It’s been common knowledge for decades that 10,000 steps a day are the ideal goal for people to keep fit and reach a healthy weight, and a whole range of other health benefits, but does it help you to lose weight?
The purpose of 10,000 steps was to ensure that people have a realistic target to work towards in their daily life to make sure that they are meeting their medical needs and maintaining a healthy lifestyle, and that’s all well and good.
What 10,000 steps a day doesn’t take into account, though, is that everyone is different. The system has so many different variables that it’s hard to manage what you are doing and what more or less you need to be doing for your own best interests.
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10,000 steps for the average person will burn around 500 calories per day, which does definitely have the potential to help you lose weight, and that is hard to dispute. The issue is, however, that 10,000 steps equate to around 5 miles per day. This can be much harder to achieve than people may first think unless they have an active job. Office work, in particular, can make this even more challenging, so is 10,000 steps a day on top of their working day the best way to go?
The world health organisation (WHO) recommends that everyone should be getting around 150 minutes per week of moderate exercise. It can be in whatever form you like, including walking, but you should aim for around that target. Unfortunately, 10,000 steps will take you at least over an hour per day, so this is relatively unsustainable.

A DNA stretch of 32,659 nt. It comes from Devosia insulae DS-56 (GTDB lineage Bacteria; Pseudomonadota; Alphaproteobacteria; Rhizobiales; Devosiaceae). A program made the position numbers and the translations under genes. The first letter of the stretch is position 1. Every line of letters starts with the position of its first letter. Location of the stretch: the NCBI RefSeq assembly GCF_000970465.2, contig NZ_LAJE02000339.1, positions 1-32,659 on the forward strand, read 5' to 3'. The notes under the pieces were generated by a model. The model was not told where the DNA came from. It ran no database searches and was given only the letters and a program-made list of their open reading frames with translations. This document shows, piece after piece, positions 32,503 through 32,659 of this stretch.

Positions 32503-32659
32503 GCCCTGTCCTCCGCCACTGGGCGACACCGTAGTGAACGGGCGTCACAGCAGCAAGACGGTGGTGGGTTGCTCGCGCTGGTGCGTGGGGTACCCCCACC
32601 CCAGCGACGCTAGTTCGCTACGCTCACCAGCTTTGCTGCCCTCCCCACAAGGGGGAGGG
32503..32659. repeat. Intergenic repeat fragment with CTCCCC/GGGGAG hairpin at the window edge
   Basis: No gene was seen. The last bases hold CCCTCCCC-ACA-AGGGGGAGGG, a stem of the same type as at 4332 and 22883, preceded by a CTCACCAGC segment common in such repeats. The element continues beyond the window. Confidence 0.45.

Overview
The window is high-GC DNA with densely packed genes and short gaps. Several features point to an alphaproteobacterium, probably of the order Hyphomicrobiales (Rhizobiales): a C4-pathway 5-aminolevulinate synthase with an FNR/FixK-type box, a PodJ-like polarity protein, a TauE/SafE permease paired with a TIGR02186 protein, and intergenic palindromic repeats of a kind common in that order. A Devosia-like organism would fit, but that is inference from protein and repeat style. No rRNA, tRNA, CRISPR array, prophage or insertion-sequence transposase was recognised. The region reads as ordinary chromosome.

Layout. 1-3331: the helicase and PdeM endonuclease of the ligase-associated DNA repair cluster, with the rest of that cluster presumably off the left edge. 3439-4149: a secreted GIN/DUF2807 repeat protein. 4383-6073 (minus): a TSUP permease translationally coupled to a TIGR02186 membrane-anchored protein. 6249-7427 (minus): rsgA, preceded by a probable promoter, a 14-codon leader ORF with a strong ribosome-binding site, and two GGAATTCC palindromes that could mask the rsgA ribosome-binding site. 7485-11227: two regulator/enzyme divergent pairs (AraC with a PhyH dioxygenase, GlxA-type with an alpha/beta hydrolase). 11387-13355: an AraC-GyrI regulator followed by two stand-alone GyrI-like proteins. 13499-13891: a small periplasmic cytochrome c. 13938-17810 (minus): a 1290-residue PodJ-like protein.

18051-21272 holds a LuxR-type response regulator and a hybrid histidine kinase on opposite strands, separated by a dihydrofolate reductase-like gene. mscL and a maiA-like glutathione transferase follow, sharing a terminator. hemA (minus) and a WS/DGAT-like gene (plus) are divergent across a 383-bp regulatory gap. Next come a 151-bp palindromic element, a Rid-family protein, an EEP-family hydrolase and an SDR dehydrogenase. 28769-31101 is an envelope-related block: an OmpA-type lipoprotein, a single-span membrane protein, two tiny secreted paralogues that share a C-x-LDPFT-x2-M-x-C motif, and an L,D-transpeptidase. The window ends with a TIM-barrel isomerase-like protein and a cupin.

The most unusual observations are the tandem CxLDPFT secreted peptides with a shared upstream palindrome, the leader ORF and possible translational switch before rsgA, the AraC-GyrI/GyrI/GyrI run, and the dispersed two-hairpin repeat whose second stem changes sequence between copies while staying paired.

NHS Active 10
The NHS recognised this and did some tests of their own. They combined these points to try and raise the idea of the active 10 scheme, which focuses on getting people to go on brisk walks three times a day, could quite easily have similar results to what the 10,000 steps were offering if the pace is good enough.
10,000 steps a day will likely result in you burning 500 calories a day, which will help you lose around a pound per week if this is maintained as your overall deficit. Maintaining the 10,000 steps may prove difficult, and it could be wiser to switch things up with different ways to exercise, but the steps will have their effect.
It’s always better to do something you enjoy rather than something boring, and this might be the problem with walking for you. Find what you enjoy and exercise how you like. Workout your way, walking or anything else you prefer. Anything is better than nothing! There are a few more things you can think about to reach your goals too, like those shown here.
Before beginning any exercise or nutrition program, consult your physician, doctor or other professional. This is especially important for individuals over the age of 35 or persons with pre-existing health problems. Exercise.co.uk assumes no responsibility for personal injury or property damage sustained using our advice.
If you experience dizziness, nausea, chest pain, or any other abnormal symptoms, stop the workout at once and consult a physician or doctor immediately.